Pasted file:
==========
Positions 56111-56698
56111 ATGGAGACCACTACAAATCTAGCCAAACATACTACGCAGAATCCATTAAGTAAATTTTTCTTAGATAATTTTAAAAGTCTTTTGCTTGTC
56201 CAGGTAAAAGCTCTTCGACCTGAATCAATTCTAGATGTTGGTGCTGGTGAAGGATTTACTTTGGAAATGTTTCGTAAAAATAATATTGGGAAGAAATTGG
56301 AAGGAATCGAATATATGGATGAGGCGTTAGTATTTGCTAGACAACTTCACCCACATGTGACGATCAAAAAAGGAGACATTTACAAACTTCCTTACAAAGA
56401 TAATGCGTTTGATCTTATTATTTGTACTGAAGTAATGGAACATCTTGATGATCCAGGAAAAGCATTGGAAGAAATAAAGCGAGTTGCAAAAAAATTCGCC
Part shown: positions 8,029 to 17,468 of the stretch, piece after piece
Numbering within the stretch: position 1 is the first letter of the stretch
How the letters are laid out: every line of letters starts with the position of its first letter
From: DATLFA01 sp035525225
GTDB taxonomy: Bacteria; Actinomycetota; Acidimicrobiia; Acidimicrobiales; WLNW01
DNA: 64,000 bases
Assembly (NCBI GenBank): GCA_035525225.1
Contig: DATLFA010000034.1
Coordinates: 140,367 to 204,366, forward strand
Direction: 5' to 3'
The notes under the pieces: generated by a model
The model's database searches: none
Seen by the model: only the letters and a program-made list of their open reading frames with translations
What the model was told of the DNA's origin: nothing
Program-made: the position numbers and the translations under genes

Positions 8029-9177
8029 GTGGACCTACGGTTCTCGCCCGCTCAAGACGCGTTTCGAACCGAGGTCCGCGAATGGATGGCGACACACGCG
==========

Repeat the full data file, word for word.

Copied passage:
Positions 56111-56698
56111 ATGGAGACCACTACAAATCTAGCCAAACATACTACGCAGAATCCATTAAGTAAATTTTTCTTAGATAATTTTAAAAGTCTTTTGCTTGTC
56201 CAGGTAAAAGCTCTTCGACCTGAATCAATTCTAGATGTTGGTGCTGGTGAAGGATTTACTTTGGAAATGTTTCGTAAAAATAATATTGGGAAGAAATTGG
56301 AAGGAATCGAATATATGGATGAGGCGTTAGTATTTGCTAGACAACTTCACCCACATGTGACGATCAAAAAAGGAGACATTTACAAACTTCCTTACAAAGA
56401 TAATGCGTTTGATCTTATTATTTGTACTGAAGTAATGGAACATCTTGATGATCCAGGAAAAGCATTGGAAGAAATAAAGCGAGTTGCAAAAAAATTCGCC
Part shown: positions 8,029 to 17,468 of the stretch, piece after piece
Numbering within the stretch: position 1 is the first letter of the stretch
How the letters are laid out: every line of letters starts with the position of its first letter
From: DATLFA01 sp035525225
GTDB taxonomy: Bacteria; Actinomycetota; Acidimicrobiia; Acidimicrobiales; WLNW01
DNA: 64,000 bases
Assembly (NCBI GenBank): GCA_035525225.1
Contig: DATLFA010000034.1
Coordinates: 140,367 to 204,366, forward strand
Direction: 5' to 3'
The notes under the pieces: generated by a model
The model's database searches: none
Seen by the model: only the letters and a program-made list of their open reading frames with translations
What the model was told of the DNA's origin: nothing
Program-made: the position numbers and the translations under genes

Positions 8029-9177
8029 GTGGACCTACGGTTCTCGCCCGCTCAAGACGCGTTTCGAACCGAGGTCCGCGAATGGATGGCGACACACGCG